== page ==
Religion Needed to be a Good Nurse? - page 23

We just covered a spiritituality/religion lesson in our BSN course and the instructor (religious) came out and said good nurses had spirituality and would be there for whatever spiritual needs the PT... Read More

  1. by   leslie :-D
    Quote from Godisthere
    Religion is not needed 2b a good nurse.
    But spirituality is........

    If ur confused....
    Religion= an organization that financially benefits by its members by charging for tithes and sacrements that really lure you away from God.

    Spirituality= one's beliefs in that there is a God and that you follow His words, the Bible.
    .
    i do agree with you, that there is a clear distinction between religion and spirituality.
    my distinction is:
    - religion is a type of reverence that is learned from an external source, e.g., church, pastor, bible.
    whereas spirituality is a type of reverence that is developed from an internal source.

    i am not religious, but am highly spiritual...according to how i define it, which is my truth.

    i find it interesting that when it comes to differentiating the 2, we would likely find many more subjective interpretations.

    leslie
  2. by   rtmike2002
    I'm quite irreligious. I have been almost totally turned off by the behaviors of most mainstream religions, but I am very spritual. I'm a new nurse, but I feel like I'm doing a good job.

    Mike
  3. by   Sehille4774
    No...(yup and I am a Christian).

    I think it helps though....

    Their are times that honestly, if I didn't feel the MORAL obligation to help someone that needs help....then their would be NO way that I would sacrifice my extra time/resources (once again).....but sometimes when I look to my left or to my right...and I see someone that really needs help..and I do not see anyone else steping up...Then I am going to help because I feel its the right thing to do...to me, (and trust me I tone this @#$t down in the workplace cause I dont want to be labeled a nut in a field that values science and pragmatism) But I do look at nursing, for some people, as literally a "Calling"....God put you there in a place to help people and gave you those special skills because that is his plan for you to help that person, at that time. Afterall, one of Jesus's major ministries was healing the sick. "He who helps the least in my kingdom will inherit the greatest"...or something like that. I am sure Psych people would have something to say about this POV, so I keep it to myself for the most part...This is what some churches teach tho.

    But anyway, it helps give me a reason to keep doing good work even if its not fair to me..or i am tired or I don't feel like it ect ect. How many people do you see out there that were probably good people but are sooooo burnt out and could give a crap less what happens to their patients? And the higher ups that manipulate patients into coming in for extra medical treatments and appointments just so we can make more money...Don't get me started. We have all seen some of the corruption that takes place in the medical field...Not to mention how utterly hopeless I feel at times. My faith help me quite a bit!

    However...going home with the sense that what I do is actually useful...and actually makes a difference...Totally worth all the BS to me. Money cannot buy that feeling.

    I guess you could look at it this in entirely general terms...that is what YOU do is simply to contribute to your fellow man...you dont HAVE to be religious to have a strong moral compass and desire to follow it. I believe in being accepting of other peoples beliefs.."Different strokes for different folks"...their are many moderate Christians like myself around..but you only hear the crazy ones on TV...and that turns alot of people off. Christianity is about LOVE and Forgiveness. Not hate and judgement.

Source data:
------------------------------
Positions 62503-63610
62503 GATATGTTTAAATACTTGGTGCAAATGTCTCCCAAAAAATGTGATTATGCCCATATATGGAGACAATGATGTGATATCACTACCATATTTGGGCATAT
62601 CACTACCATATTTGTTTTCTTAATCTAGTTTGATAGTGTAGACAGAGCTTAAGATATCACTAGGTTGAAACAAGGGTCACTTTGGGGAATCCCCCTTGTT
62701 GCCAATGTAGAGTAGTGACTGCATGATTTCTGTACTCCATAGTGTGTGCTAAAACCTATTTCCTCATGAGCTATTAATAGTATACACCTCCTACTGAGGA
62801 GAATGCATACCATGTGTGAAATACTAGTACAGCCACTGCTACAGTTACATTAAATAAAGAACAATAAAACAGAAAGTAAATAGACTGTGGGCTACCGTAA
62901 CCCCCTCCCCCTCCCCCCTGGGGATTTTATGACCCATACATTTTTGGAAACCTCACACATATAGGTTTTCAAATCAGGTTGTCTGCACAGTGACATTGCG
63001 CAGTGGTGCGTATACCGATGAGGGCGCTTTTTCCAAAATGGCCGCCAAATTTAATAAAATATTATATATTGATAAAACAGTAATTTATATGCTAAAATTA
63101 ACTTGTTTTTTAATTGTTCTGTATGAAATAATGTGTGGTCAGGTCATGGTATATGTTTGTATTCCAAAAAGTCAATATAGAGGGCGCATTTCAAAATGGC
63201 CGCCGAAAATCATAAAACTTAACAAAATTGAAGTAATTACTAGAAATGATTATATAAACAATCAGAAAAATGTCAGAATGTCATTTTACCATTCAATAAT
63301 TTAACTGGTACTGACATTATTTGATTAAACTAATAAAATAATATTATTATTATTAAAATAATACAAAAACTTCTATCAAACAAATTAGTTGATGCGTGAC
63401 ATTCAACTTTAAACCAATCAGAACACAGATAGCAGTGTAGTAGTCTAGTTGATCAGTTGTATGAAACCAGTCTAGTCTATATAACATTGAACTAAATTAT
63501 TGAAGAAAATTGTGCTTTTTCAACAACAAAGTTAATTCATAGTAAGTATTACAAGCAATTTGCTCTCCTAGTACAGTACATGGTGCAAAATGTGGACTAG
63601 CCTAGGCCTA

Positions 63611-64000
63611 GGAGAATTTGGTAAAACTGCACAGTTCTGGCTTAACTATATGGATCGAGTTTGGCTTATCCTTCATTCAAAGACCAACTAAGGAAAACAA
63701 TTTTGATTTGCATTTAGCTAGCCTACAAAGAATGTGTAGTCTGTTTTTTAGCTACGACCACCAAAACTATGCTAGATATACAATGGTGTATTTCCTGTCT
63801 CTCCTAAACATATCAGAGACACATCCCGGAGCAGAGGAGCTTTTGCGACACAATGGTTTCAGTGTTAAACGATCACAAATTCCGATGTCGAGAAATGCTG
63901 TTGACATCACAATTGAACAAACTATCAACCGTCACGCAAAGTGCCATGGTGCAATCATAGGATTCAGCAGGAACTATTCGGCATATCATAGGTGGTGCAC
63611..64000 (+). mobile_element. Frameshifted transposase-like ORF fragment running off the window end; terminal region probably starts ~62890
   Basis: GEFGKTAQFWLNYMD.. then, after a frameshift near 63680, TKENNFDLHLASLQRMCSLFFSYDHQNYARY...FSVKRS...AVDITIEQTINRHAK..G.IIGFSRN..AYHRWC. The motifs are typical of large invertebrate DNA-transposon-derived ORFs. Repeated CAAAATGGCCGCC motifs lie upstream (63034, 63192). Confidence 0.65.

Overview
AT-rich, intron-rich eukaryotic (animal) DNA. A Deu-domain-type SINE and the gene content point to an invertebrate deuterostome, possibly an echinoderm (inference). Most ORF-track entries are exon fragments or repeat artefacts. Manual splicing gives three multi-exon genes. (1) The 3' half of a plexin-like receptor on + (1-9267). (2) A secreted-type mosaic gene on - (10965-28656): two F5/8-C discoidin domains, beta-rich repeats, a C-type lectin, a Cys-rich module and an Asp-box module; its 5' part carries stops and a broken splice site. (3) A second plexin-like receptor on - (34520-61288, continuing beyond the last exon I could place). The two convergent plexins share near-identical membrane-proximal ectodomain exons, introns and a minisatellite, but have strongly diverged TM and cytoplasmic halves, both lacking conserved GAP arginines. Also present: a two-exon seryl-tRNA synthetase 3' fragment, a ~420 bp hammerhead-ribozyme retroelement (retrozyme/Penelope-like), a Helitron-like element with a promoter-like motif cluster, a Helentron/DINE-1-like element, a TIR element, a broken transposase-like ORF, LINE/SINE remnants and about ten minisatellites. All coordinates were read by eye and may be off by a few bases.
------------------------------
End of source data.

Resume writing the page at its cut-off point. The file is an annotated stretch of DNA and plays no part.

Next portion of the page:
I am also very turned off my mainstream religions...not the bible..but organized religion often falls short, i feel. For instance, (forgive me this is blasphemy, I know ha!) But I tend not to go to chruch...I kinda wish I could find one that I liked. But...I work nights 6 or more per week most times, every weekend, every holiday almost...because their is a desperate need. And honestly, I am so exhausted 9/10 times by the time Sunday gets here..the last thing i feel like doing is going to church. Its hard at times just to get enough rest so I can pull myself together and get to work, lol. I know some Christian nurses that refuse to work Sundays, our short staffed day,.....but to me, I believe God knows that I am exhausted...and that people need nurses on Sunday too!...so I dont beat myself over that by any means. I contribute and participate in my own way..But I do wish I belonged to some kind of christian group and think I would benefit from being part of some 'christian community'

    anyways.

    Lol. Such a weird question. It's been hard to have to fragment a big part of my personality in this industry because if you knew that ..YES!...I do believe that Jesus did die on the cross to save me from my sins...would they still take me seriously? Would the Dr's still listen to what I have to say or does make everything I say suspect? Now I certainly do not deny my faith..I'll talk about it to anyone that wants to listen...But I am not Tim Tibow. LOL. Really I do not have time at work to entertain these questions of religion anyways..we already have much of our mental focus spoken for by the work we do. But I would like to figure out how to reconnect with that side again. I pretty strongly feel (despite what evangelicals might say...aka spread the good news)....that when I am at work..in the role of the nurse, that it is totally inappropriate to be trying to cram religion down someones throat at that time. Call the chaplain. Thats what HE is their for.
    Last edit by Sehille4774 on Jan 10, '12 : Reason: clarify a statement
  4. by   talaxandra